Isobel Rose


Why we all need to keep talking about mental health


Growing up, I genuinely thought I was a freak (don’t we all?) because I was very different from all of my friends. I know we all go through feelings of uncertainty, feeling like we don’t quite belong, but this wasn’t a case of growing pains or mistaken identity. Unknown to both myself and my family for years, I was suffering with bouts of severe anxiety. Unfortunately for me it was always mislabelled as home sickness or even being overly dramatic, but I knew that something was seriously wrong with me. A major problem in figuring out exactly what it was that plagued me (and continues to do so to this day) was that I knew of nobody that was like me - there was no reference for me to draw upon or awareness to educate me. Invalidated for so long and constantly told to ‘grow up’ or ‘stop being silly’ have ultimately caused me so much damage and heartbreak. These confusing and frustrating experiences with anxiety as a teenager have shaped me far more radically than they perhaps would’ve if both myself and the people around me knew a bit more about mental health. 

It’s without saying that this was no ones fault - my parents had about as much knowledge as I did regarding what was going on, so it’s no wonder they didn’t know how to handle me. I was only in my preteen years when the anxiety started to become more of a problem, and let’s not forget that this was over ten years ago, so the resources were not the same as they are now - abundant and readily available. Whether through ignorance, lack of empathy or being spread too thin, teachers didn’t even really pick up on the problems I was having and if they did, nothing was done to help me.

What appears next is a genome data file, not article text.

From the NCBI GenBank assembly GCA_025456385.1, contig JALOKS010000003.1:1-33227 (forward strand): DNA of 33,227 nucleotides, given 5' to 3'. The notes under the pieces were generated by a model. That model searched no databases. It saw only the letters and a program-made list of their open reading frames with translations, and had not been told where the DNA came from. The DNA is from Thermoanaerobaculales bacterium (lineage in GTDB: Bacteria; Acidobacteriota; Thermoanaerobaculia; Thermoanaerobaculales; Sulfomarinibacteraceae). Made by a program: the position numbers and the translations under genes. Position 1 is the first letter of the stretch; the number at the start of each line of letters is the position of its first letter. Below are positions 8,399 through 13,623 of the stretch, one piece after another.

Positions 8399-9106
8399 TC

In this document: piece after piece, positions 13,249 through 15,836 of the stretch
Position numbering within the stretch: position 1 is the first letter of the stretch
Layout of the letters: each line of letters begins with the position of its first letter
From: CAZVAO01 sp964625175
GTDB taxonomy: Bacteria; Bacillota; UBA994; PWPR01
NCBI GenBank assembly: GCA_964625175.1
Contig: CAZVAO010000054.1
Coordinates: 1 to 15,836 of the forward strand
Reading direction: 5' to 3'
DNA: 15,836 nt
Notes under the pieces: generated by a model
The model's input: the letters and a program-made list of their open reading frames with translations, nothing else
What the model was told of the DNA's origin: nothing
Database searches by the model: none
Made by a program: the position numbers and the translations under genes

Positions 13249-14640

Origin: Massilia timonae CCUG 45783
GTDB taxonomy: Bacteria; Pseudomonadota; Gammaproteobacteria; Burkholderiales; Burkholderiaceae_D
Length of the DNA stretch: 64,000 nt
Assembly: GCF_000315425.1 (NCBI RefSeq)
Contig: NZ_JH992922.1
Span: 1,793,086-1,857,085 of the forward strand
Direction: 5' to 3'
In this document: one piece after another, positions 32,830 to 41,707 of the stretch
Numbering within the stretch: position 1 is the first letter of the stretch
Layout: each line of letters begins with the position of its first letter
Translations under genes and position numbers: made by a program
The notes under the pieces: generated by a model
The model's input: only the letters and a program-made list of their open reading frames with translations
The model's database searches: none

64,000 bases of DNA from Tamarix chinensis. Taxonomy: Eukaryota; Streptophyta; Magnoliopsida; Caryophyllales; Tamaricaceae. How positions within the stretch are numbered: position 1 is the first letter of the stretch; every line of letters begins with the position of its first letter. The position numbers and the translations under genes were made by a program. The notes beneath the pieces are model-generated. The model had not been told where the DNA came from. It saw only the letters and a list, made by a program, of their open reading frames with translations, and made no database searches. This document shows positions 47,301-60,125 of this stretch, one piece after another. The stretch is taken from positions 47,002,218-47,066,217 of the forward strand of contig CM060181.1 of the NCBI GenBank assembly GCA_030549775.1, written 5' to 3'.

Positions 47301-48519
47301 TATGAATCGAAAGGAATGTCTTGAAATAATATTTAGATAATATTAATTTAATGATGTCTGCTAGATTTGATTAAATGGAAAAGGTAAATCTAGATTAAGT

Luckily for all of us who have experienced a mental illness at one point or another in their lives, a lot has changed in the last decade. The blossoming of social media platforms, the inspiring leap forward in support and the advances in understanding and care have quite frankly changed the game. That isn’t to say that we can now become complacent - far from it. The masses are just grasping the understanding of some of the most common illnesses like anxiety and depression, mostly thanks to the growing movement to share our stories, but there is still a lot left to navigate. The change in attitude has been magnificent to witness but we’re certainly not there yet. For the sake of 13 year old me, the girl who was terrified and seemingly alone, I’m going to continue to push for progress. Are you?